Declaratory judgment action and Special proceeding are identical – dismissal denied

Mordini Estates, Inc. v Punto Zero, Inc., 2014 NY Slip Op 51661(U)

“In support of the branch of tenant’s motion seeking to dismiss the petition pursuant to CPLR 3211 (a) (4), tenant failed to demonstrate that the relief sought in tenant’s pending declaratory judgment action was the same or substantially the same as that sought by landlord in this holdover proceeding to recover possession. ” Dismissal on the ground of prior proceeding pending is not appropriate where substantially the same relief is not being sought in the two proceedings’ ”

The quick and dirty of this case is that where a declaratory action and the plenary action or special proceeding seek similar or the same relief, a dismissal motion may be appropriate.  I would note that the Court is Solorzano did not find the no-fault action (seeking recovery on overdue bills) and the declaratory judgment action (seeking a broad coverage based determination) are similar for purposes of this rule.

Failure to settle declaratiory judgment not fatal to summary judgment motion in underlying Civil Court action

New Milennium Medical Imagine, P.C. v. American Transit Ins. Co., Index #: 4588/13 (Civ. Ct. Kings Co. 2013)

The Appellate Term held this month that a Notice of Entry is not a necessary to enforce a judgment under a theory of collateral estoppel.  Of course, the next question to be asked is what happens when you obtain summary judgment in a declaratory judgment action, yet fail to enter a judgment on the underlying judgment?

Certain Plaintiff’s argue that the declaratory judgment is not enforceable.  Not surprisingly, certain judge’s followed that logic.  Enter Justice Ottley, who blew through the smoke and mirrors and held

“Plaintiff argues that due to defendant’s failure to demonstrate tha tit cimplied with the declaratory judgment order to settle judgment, defendant’s motion for a default judgment in the Supreme Court matter should be considered abandoned and result in the declaratory judgment order being deemed moot.  Contrary to plaintiff’s argument, the court finds that defendant’s failure to settle judgment within 60 days as proscribed, did not amount to defendant’s abandonment of the declaratory action.  Rather, defendant is entitled to settle judgment non pro tunc.  See, Elliott Zaretsky v. ok Hui Kin, et. al., 17 AD3d 455 (2d Dept. 2005)

Walking out of an EUO leads to a disclaimer and a whole lot more

American States Ins. Co. v Huff, 2014 NY Slip Op 05366 (1st Dept. 2014)

(1) “[p]laintiff’s motion for summary judgment as sought a declaration that plaintiff properly disclaimed coverage of its insured…”

(2) “Plaintiff commenced this action, in effect, seeking a declaration that it is not obligated to pay these no-fault benefits to defendants because, among other reasons, Huff failed to complete an examination under oath (EUO), as required by the subject insurance policy. Thus, plaintiff asserts that Huff breached a condition precedent to coverage under the policy, and defendant medical providers are not entitled to recover Huff’s no-fault benefits.”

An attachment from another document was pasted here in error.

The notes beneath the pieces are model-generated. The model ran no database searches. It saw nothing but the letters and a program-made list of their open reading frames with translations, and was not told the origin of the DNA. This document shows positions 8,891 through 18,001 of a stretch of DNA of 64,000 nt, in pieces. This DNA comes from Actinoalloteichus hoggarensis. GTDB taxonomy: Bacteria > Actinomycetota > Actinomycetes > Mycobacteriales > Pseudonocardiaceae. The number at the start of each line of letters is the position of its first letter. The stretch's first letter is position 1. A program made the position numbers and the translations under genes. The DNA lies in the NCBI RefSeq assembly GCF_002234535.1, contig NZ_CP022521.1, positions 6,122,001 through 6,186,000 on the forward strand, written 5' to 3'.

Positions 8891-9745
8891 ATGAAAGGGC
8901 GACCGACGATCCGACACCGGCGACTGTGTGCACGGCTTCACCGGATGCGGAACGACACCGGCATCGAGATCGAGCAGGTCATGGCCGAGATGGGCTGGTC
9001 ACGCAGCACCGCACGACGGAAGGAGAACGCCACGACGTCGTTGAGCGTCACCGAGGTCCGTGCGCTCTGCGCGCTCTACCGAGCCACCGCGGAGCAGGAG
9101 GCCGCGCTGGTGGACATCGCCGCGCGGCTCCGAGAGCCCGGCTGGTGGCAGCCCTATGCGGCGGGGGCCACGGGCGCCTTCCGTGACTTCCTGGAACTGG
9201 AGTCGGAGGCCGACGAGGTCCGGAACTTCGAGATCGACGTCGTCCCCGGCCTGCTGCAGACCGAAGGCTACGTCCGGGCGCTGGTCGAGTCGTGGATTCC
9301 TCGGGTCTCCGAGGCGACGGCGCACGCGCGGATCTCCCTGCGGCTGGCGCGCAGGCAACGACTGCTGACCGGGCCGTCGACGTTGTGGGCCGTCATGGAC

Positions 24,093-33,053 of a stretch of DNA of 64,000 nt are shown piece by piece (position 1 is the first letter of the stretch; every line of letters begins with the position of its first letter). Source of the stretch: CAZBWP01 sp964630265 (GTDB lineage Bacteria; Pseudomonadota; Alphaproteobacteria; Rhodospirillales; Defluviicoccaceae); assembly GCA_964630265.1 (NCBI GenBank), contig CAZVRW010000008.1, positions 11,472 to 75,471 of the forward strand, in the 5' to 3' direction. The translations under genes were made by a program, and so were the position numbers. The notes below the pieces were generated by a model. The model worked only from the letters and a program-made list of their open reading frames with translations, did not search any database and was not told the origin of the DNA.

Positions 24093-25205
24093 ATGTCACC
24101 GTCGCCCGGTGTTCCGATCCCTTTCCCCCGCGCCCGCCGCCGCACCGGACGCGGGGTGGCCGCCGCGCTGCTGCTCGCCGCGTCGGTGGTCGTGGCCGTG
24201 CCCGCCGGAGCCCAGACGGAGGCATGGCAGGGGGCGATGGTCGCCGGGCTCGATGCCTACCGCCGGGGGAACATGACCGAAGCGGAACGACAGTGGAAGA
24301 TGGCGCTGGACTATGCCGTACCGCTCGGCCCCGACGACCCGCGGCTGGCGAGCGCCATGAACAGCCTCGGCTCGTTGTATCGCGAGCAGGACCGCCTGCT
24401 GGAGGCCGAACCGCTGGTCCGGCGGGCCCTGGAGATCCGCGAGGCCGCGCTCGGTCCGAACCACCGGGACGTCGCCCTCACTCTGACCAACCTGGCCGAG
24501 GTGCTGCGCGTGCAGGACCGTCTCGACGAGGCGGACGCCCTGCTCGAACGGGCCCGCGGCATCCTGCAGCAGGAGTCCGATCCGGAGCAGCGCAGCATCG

(3) “We find that Supreme Court properly granted summary judgment in plaintiff’s favor. In support of its motion, plaintiff relied primarily upon Huff’s EUO, which was corroborated by the affidavit of plaintiff’s investigator who was present at the examination. The EUO established that Huff appeared for his EUO, but departed before questions regarding the accident and his injuries had been asked. The aborted EUO of Huff, the named insured, established a prima facie case that Huff had breached a condition precedent to coverage under the policy.”

(4) “In opposition, defendants do not dispute what occurred at the EUO. Instead, defendants argue that the transcript of the EUO was inadmissible. We find, however, that the EUO [*2]transcript of Huff was admissible evidence on the motion for summary judgment as it was certified by the court reporter and is considered a party admission (see Zalot v Zieba, 81 AD3d 935, 936 [2nd Dept 2011], lv denied 117 NY3d 703 [2011]))”

(5) “Insofar as defendants complain that plaintiff did not seek another EUO, the record demonstrates that Huff, represented by counsel, was advised of the ramifications of his refusal to continue the EUO, and confirmed that he understood.”

(6) “An assignee “stands in the shoes” of an assignor and thus acquires no greater rights than its assignor (see Arena Const. Co. v Sackaris & Sons, 282 AD2d 489 [2d Dept 2001]; see also Dilon Med. Supply Corp. v Travelers Ins. Co., 7 Misc 3d 927, 930 [Civ Ct, Kings County 2005]). Since the defense of the breach of a condition precedent to coverage under the policy may indisputably be raised by plaintiff against Huff, it is available as against defendants, who accepted assignments of no-fault benefits (see Hammelburger v Foursome Inn Corp., 54 NY2d 580, 586 [1981]; Losner v Cashline, L.P., 303 AD2d 647, 648 [2nd Dept 2003]).”